Someone once told me we’ll be able to pick out the Baptists when we get to heaven. They’ll be the ones toting the covered dishes. Eating has always been a hallmark for us church folks. We love to eat and gather around the dinner table.
The trouble is, it seems to me the church is guilty of treating church like a pot luck supper. More and more we’re ignoring God’s banquet table and cooking up our own “kitchen religion”. The church would rather eat whatever tastes good than feast on God’s Word. The church would rather roast a bunch of rules and regulations than feast on the Bread of Life. The church would rather gorge on opulence than taste obedience.
“I’ve made myself available
to those who haven’t bothered to ask.
I’m here, ready to be found
by those who haven’t bothered to look.
I kept saying ‘I’m here, I’m right here’
to a nation that ignored me.
I reached out day after day
to a people who turned their backs on me,
People who make wrong turns,
who insist on doing things their own way.
They get on my nerves,
are rude to my face day after day,
Make up their own kitchen religion,
a potluck religious stew.
Isaiah 65:1-3 MSG
This is a sad-but-true story about a church proving there is no freedom in religion.
Hi. My name is Steve Sawyer and I’m a non-politic.
I used to carry my Republican credentials proudly in my billfold and flash my card in public. In every election but a few since I could legally vote I pulled the Republican lever in the voting booth. I listened to conservative talking heads beat up on liberals and Democrats. I discovered the conservative right is as extreme and polarized as the liberal left.
That’s when I became a non-politic. They say you’re not supposed to mix politics and religion (No one has ever told me who “they” are). But I think politics and religion fit together perfectly. Both embrace performance-based acceptance. Both condemn and shun anyone with an opposing viewpoint. Both think they’re better than their neighbors. Both depend on archaic rules, traditions and customs. They both want to convince you that they’re right and everyone else is wrong. Both want to convince you that they have all the answers to all the questions in all the world. Both survive by making grandiose promises. They both strive to make folks feel good. Both have their roots in Pharisaic dogma masquerading as truth and moral correctness.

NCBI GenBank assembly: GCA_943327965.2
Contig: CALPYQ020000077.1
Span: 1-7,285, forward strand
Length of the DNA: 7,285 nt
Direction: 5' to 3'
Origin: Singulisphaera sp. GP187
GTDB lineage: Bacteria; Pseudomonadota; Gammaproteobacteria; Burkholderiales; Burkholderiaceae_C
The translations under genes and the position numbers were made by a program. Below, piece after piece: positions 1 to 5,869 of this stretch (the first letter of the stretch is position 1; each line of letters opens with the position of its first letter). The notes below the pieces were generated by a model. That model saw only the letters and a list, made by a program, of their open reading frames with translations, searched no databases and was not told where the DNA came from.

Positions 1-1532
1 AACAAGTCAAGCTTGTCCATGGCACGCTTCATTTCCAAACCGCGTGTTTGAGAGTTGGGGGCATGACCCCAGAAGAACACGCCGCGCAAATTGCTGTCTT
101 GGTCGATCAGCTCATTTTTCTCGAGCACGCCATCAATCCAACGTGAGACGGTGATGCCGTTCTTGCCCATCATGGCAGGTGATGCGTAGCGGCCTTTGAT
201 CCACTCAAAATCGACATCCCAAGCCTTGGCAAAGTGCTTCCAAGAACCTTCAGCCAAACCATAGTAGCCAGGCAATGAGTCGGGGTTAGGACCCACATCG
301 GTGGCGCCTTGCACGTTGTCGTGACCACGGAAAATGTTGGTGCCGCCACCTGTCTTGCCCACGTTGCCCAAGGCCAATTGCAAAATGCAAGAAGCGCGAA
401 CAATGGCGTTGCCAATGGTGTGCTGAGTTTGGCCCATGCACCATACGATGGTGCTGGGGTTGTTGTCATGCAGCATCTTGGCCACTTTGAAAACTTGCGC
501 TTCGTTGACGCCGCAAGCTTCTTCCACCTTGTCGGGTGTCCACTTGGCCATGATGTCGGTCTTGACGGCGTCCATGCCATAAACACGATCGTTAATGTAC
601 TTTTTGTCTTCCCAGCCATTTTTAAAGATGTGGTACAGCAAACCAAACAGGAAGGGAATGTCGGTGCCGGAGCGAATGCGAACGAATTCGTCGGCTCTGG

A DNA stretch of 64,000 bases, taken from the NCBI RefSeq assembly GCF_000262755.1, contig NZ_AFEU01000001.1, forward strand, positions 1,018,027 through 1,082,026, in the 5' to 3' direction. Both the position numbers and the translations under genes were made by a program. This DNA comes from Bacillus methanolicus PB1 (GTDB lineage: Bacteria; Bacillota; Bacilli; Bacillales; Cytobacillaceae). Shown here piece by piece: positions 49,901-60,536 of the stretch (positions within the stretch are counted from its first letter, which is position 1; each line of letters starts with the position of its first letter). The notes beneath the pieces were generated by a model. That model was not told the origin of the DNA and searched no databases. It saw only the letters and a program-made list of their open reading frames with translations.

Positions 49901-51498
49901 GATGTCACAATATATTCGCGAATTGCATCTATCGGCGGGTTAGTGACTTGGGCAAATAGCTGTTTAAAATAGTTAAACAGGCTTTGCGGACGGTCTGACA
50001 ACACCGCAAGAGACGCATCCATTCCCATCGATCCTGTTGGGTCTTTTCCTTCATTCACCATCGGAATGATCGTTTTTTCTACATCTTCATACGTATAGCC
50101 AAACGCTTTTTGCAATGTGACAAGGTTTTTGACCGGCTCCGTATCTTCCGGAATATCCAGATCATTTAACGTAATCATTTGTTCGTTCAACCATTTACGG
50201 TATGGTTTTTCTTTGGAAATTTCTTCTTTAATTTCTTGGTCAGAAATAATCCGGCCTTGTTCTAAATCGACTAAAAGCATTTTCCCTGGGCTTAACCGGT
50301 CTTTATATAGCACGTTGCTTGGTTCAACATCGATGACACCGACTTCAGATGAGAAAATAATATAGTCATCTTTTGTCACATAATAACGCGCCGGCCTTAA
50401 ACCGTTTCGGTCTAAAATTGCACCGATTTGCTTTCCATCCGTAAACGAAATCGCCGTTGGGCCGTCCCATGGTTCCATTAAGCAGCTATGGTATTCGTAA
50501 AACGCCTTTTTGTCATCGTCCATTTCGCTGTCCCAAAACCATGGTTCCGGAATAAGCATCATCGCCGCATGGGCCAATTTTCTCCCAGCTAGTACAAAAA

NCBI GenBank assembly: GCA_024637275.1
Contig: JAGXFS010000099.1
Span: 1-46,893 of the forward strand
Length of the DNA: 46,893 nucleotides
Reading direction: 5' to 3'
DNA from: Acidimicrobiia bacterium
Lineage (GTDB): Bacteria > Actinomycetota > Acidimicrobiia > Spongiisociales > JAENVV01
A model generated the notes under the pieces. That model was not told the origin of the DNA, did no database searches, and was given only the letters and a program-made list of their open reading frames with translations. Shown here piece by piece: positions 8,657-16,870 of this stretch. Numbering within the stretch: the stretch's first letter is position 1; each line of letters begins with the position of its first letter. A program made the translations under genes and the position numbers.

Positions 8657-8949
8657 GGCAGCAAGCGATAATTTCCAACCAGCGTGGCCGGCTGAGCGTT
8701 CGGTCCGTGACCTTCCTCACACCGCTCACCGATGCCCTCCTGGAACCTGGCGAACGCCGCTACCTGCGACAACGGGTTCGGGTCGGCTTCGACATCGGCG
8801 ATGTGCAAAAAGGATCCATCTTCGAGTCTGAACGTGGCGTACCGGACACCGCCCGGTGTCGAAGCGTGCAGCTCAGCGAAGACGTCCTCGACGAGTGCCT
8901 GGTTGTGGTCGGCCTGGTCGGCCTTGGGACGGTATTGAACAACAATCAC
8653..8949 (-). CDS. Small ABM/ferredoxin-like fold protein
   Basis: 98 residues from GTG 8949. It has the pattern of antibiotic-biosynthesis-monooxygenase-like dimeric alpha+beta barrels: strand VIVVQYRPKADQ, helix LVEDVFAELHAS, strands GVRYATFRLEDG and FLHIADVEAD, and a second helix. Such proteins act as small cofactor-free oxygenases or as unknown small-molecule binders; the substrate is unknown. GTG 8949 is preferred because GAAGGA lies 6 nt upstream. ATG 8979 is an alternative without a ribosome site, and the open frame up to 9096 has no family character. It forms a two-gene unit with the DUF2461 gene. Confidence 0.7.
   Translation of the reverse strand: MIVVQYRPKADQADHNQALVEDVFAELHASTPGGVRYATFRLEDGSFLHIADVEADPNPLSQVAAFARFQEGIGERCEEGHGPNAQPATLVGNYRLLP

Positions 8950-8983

I think I’ll stick to calling myself a non-politic authentic follower of Jesus. He wasn’t about politics or religion either. Thank God.
If you’re a guy older than six, you’ve heard, “Clean up your room like a good boy”, or something akin to it, a bazillion times. Ladies, your husbands have all heard it too.
It’s a harmful thing to tell a little boy or girl they’ll be good for doing something. Continue reading
We all see them. They come to worship, sit quietly in the pews, sing beautifully, repeat the Lord’s Prayer, nod thoughtfully during the sermon, drop an envelope in the plate
and are first in line for the coffee and donuts. Then they leave just as they came, obligation fulfilled for this week. Our churches are filled with folks like this. Obligation to God fulfilled for a week, God pretty much forgotten until next Sunday morning. OK, these are easy to spot.
But we each must ask ourselves in our daily lives: “Am I really living my faith, or am I just practicing my religion?” What’s the difference?
Here are some questions we must ask ourselves:
Are God and Jesus put first and foremost in our daily thinking, decisions and actions, or do we allow worldly pressures and self-centeredness take over?
Do we feel and listen to the Holy Spirit working constantly in our lives?
Do we attend worship for what we can get out of it or what we can put into it?
Do we admit our doubts and take them to God or do we hide from them?
When we take our troubles and needs to God, do we just leave them there or are we intentional in our actions to do our part?
When people look at us, do they see us as being different from non-believers? Do we walk in our faith?
Do we follow the same values in our work or public lives that we do at home?
Are we satisfied that we will be saved because we have accepted Jesus, become passive in our “Christian” growth, or are we striving to learn and grow in our understanding?
Do we simply read God’s word or do we study it? Does God’s word simply comfort us or does it move us?
Have we fully and completely turned our lives over to Jesus as our living Lord and Master? In our actions and thoughts, do we fully serve Him as a slave serves his Master?
Not easy questions. Every one of us falls short. We sin. At times we practice our religion rather than live our faith. At times, we are all like the “them” I referred to in the first paragraph. We are human.
But by facing these sorts of questions directly, by becoming intentional in our thoughts and actions, we can move closer to the Lord.
And by His grace, we are saved.
Alive in The Word